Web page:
FWC News Release: June 30, 2008

Loggerhead sea turtle is a new state symbol

Starting July 1, 2008, the loggerhead sea turtle is the official Florida saltwater reptile.

Loggerhead sea turtle hatchling
A loggerhead sea turtle hatchling heads to the ocean after hatching out of its nest. The loggerhead is the most common of Florida's sea turtles. By the time this hatchling reaches the adult state, it will have increased its weight more than 6,000 times.
(FWC photo by Meghan Koperski)

According to the Florida Fish and Wildlife Conservation Commission (FWC), the loggerhead sea turtle (scientific name: Caretta caretta) is the most common sea turtle to nest along Florida's coast. Its designation as the official Florida saltwater reptile recognizes this threatened species at a time when loggerhead nest counts are down.

Typically, about 90 percent of loggerhead nests in the United States are in Florida. Almost half the loggerhead nests in the world occur on Florida's beaches.

Over the past 19 years, Florida's loggerhead sea turtle nest counts have declined 37 percent. The species nests from late April until September in Florida. Hatchlings emerge after incubating in warm sand for two months.

The FWC credits students from the Florida State University School's Middle School Science Honors Class for pursuing the state symbol designation during the 2007-08 school year and the 2008 legislative session.

The loggerhead sea turtle was one of four symbols the students proposed for addition to the state list. Working with State Representative Curtis Richardson (D-Tallahassee), the students provided information and answered questions regarding the symbols. Richardson amended an already-existing state symbol bill to include the loggerhead sea turtle.

The FWC's Imperiled Species Management Section administers protection and conservation of Florida's sea turtles with funding from a sea turtle specialty license plate, which also features a loggerhead hatchling, and from annual sea turtle decal sales.

FWC staff assists with research, recovery, beach construction permit review, lighting issues, educational materials and administration in addition to coordinating a network of volunteers around the state who record and monitor sea turtle nests during nesting season.

For more information about FWC sea turtle research and management programs, visit MyFWC.com.

Loggerhead sea turtle facts:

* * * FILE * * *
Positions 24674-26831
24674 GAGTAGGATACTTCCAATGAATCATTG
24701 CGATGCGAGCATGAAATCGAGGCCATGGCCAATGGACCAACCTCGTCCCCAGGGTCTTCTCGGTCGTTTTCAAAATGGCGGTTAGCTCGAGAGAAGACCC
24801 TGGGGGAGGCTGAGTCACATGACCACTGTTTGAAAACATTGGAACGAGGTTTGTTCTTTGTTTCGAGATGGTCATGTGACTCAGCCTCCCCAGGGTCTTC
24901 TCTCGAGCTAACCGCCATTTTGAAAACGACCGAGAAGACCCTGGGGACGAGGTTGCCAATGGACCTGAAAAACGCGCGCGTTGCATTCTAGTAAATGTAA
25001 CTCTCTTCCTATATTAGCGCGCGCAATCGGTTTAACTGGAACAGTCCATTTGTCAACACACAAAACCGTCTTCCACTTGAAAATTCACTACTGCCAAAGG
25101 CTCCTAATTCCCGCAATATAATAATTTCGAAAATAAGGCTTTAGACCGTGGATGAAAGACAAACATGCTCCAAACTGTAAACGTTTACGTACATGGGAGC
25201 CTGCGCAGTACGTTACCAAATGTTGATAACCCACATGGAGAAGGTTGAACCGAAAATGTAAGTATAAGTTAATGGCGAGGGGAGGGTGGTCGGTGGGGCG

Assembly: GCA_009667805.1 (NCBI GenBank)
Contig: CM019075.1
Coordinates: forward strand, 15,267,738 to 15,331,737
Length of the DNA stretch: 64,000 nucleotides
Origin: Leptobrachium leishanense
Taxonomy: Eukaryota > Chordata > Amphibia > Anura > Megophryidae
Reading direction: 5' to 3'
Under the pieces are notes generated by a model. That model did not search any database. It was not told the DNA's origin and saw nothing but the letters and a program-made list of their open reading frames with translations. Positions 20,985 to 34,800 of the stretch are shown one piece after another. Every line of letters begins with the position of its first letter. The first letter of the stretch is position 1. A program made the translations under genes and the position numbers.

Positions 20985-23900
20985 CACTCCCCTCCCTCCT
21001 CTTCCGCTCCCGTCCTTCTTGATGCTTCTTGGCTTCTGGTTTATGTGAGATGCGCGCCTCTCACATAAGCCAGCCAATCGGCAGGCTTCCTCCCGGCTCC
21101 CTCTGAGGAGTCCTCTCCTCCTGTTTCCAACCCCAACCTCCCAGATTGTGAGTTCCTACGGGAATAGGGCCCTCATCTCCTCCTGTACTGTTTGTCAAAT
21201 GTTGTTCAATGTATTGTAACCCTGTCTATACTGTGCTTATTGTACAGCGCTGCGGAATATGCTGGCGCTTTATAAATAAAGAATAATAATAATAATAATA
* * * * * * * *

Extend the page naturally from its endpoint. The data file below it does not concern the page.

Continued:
• The turtle is named for its large head, which may be 10-12 inches wide.
  • Powerful jaw muscles enable the loggerhead to crush heavy-shelled clams, marine snails, horseshoe crabs and crustaceans.
  • Loggerhead turtles reach maturity after 20-40 years and could have a lifespan of 70 years or more.
  • Adult turtles weigh 200-350 pounds and measure 4 feet in length.
  • Hatchlings are 2 inches long.
  • Threats on nesting beaches include habitat alterations from coastal armoring and beach lighting.
  • During the nesting season, females remain in shallow areas near their nesting beaches.
  • Most loggerheads that nest in Florida are found:
  • from Volusia to Broward counties
  • from Monroe to Pinellas counties
  • Franklin County west
  • The loggerhead moves on land by using diagonally opposite flippers at the same time. The center of the track looks like a wavy line in the sand.
  • After nesting, loggerheads disperse to feeding grounds throughout the Bahamas, Cuba, the Dominican Republic, north along the eastern U.S. coast and south through the Florida Keys and the Gulf of Mexico.
Nesting information:
  • Once a nest site has been chosen, a body pit is excavated by digging with four limbs and rotating the body. This removes the dry surface sand that could collapse, and places the egg cavity at a greater depth. When the body pit is complete, an egg cavity is dug using the cupped rear flippers as shovels.
  • Two-thirds of the time involved in nesting takes place after the eggs have been laid as the female covers and disguises the nest.
  • Turtles are not easily disturbed once egg-laying has begun. The vulnerable time for disturbance occurs during emergence from the water, ascending the beach or when digging a nest cavity. Sea turtles may abandon their nesting if they are bothered by lights or unusual activity nearby (motion on the beach, sounds, etc.).
  • False crawl A sea turtle that ascends the beach and abandons its nesting attempt and returns to the water
  • Loggerhead turtles will nest at 12-15 day intervals throughout nesting season.

Sharing the beach with sea turtles:

If you happen to see a nesting sea turtle while you are on the beach, stay behind her and at such a distance that she cannot see you.
  • Keep your distance.
  • Remain quiet.
  • Keep all lights off (flashlight, flash from cameras or videos) unless you have an approved filtered light source.
  • Avoid excessive movements on nesting beaches.
  • Give the turtle space to return to the water and do not hinder her progress.
  • Understand that digging up eggs, interfering with nesting (before, during or after nesting) or sitting on sea turtles is harmful to sea turtle survival and is illegal. Report sea turtle harassment to the FWC Wildlife Alert Hotline 1-888-404-3922.
Nesting Considerations:
  • Keep the beach dark by keeping light sources hidden from the beach during nesting season.
  • Sign up for FWC-sanctioned guided sea turtle watches so you don't unnecessarily disturb nesting sea turtles.
  • Before nightfall, remove beach furniture and other obstacles on nesting beaches.
  • Keep the beaches clear of plastics and debris, especially near the dune line.
  • If you like to dig large holes or moats when you visit Florida's beaches, excavate close to the surf line and fill the holes back in before you leave the beach.
  • Keep your pets leashed if you walk your animals at night on beaches where pets are allowed.

Canaveral National SeashoreMerritt Island National Wildlife Refuge

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